I have discovered that shamanism and improvisation are closely linked, because as we open ourselves up to inspiration and spontaneity, all kinds of energies rush through us. Sometimes I sing whatever comes into my head in the moment. More often I sing whatever comes into my head after I’ve written some words down and shaped them a bit, pulling out rhythm and sounds as I go along. Words on paper compared to words that are sung have different demands. What is vital to me is to be able to convey the greatest possible emotion as quickly as possible when making a musical statement, in much the same way flamenco or fado artists are always singing at peak emotional power. There is no time for a slow, tangled build up when singing improvised music. No dipping one’s toes, no plinkity plonk. You want to say what you have to say and swiftly, and if that’s not enough, say it again.
As a result, I write poems swiftly and end up channelling all kinds of ancestral stories, which, considering the amount of ancestors I have globally, keeps me very busy. I also write poems from dreams, which is another great way of harnessing a lot of power. And in recent reading I’ve done about shamanism, notably Martin Prechtel’s Secrets of the Talking Jaguar (a book I picked up after dreaming of jaguars), I understand now that dream songs are prayers. Aha.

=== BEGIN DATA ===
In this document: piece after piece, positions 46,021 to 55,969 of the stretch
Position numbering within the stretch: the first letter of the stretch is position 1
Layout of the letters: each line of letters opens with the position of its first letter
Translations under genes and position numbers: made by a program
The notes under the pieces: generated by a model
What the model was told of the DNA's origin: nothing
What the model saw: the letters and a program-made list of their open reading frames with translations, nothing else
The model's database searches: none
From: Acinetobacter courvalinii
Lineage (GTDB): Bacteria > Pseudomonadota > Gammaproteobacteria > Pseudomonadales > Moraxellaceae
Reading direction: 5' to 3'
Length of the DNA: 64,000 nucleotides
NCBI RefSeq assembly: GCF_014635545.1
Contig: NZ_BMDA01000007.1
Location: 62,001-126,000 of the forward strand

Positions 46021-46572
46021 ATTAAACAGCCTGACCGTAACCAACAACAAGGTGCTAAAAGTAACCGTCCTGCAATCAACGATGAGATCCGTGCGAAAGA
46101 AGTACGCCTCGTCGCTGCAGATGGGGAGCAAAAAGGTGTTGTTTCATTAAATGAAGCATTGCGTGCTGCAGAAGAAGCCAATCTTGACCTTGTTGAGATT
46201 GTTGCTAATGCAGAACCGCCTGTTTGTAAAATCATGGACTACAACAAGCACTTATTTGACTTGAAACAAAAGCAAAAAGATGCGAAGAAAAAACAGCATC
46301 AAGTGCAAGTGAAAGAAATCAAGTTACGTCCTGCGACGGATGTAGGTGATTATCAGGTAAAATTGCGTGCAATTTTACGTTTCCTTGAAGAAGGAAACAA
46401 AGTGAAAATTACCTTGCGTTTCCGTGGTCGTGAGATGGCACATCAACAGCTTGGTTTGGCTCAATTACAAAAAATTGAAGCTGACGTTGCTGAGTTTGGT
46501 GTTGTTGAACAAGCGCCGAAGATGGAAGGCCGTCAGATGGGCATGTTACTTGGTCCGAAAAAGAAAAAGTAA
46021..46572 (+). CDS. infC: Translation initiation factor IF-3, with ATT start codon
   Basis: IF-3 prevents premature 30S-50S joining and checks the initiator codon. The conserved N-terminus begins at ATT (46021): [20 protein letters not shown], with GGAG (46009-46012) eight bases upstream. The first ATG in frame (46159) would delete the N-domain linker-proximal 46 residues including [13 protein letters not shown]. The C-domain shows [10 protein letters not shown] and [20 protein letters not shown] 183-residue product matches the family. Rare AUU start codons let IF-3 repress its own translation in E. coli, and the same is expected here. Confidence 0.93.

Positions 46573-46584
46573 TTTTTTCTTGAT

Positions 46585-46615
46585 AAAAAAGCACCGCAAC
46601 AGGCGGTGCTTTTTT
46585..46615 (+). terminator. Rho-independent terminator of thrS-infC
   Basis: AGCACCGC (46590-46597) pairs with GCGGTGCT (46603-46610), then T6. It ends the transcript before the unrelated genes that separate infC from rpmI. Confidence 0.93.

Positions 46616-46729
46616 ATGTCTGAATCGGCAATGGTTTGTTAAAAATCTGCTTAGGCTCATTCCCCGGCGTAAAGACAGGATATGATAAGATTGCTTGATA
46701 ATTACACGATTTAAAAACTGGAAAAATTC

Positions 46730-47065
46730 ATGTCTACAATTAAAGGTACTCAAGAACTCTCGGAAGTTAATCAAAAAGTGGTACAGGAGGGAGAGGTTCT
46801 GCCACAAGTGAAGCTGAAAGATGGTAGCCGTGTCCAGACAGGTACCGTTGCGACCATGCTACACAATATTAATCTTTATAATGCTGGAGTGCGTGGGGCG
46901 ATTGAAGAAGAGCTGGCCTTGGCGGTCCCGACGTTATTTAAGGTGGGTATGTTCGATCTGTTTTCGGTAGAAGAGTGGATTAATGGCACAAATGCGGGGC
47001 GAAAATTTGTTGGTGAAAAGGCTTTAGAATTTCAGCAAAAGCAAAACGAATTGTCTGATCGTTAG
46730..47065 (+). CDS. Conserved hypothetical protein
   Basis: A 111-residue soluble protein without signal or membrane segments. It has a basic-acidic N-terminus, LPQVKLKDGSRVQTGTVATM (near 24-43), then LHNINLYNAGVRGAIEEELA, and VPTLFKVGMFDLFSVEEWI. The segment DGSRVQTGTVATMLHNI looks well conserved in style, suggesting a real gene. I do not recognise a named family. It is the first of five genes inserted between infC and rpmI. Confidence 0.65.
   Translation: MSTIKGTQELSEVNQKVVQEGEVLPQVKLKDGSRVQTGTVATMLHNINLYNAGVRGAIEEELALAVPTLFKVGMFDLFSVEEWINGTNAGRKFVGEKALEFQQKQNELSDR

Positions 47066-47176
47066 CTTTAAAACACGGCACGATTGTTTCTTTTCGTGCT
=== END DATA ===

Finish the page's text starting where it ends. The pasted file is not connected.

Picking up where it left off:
When I asked some very talented and accomplished women who are great improvisers (Jay Clayton, Kali Z. Fasteau and Annette Peacock) if they thought mysticism had anything to do with free music, they all unequivocally agreed — it has everything to do with it! They had many helpful and inspiring thoughts for me which are outlined in a series of short video interviews I did back when my kids were babies and I was struggling to balance life and art (which also explains why I am so busty in the videos, btw, engorged frankly, things only female artists have to contend with, lol). I thought, why don’t I go and ask someone who knows? So I did. Annette’s interview isn’t online – she will cue me if and when she wants to share it. Hopefully their thoughts can help and inspire others, especially women and girls, as well.
It is difficult in this age of rampant nationalism to have the freedom to express your ideas outside of the boundaries of genres that are so fraught with identity. I’ve often described myself as struggling with my cultural identity or lackthereof. When I saw the author Zadie Smith (whose latest book is, aptly, entitled Feel Free) in Montreal last year she said, in a prickly fashion, that critics say she’s constantly working with themes of cultural identity but she considers it quite the opposite — she doesn’t care about cultural identity at all because the idea itself is so limiting,never mind culture bound. And that was eye-opening for me because I do agree wholeheartedly. And to think otherwise is a wild goose chase anyway. We need to transcend these ideas of who we are, where we are from. I don’t want my sons or their friends to feel that they can’t sing their own songs because they like to rap and they aren’t African American. I insist, just express yourself, make the music you want that is sincere and comes from your heart and figure out the rest later. It should be your own in any case, perhaps an entirely new genre or a new variation. We all need more music in our lives, and if we love making it, we owe it to ourselves to just do it. Freedom, really, is at the core of everything.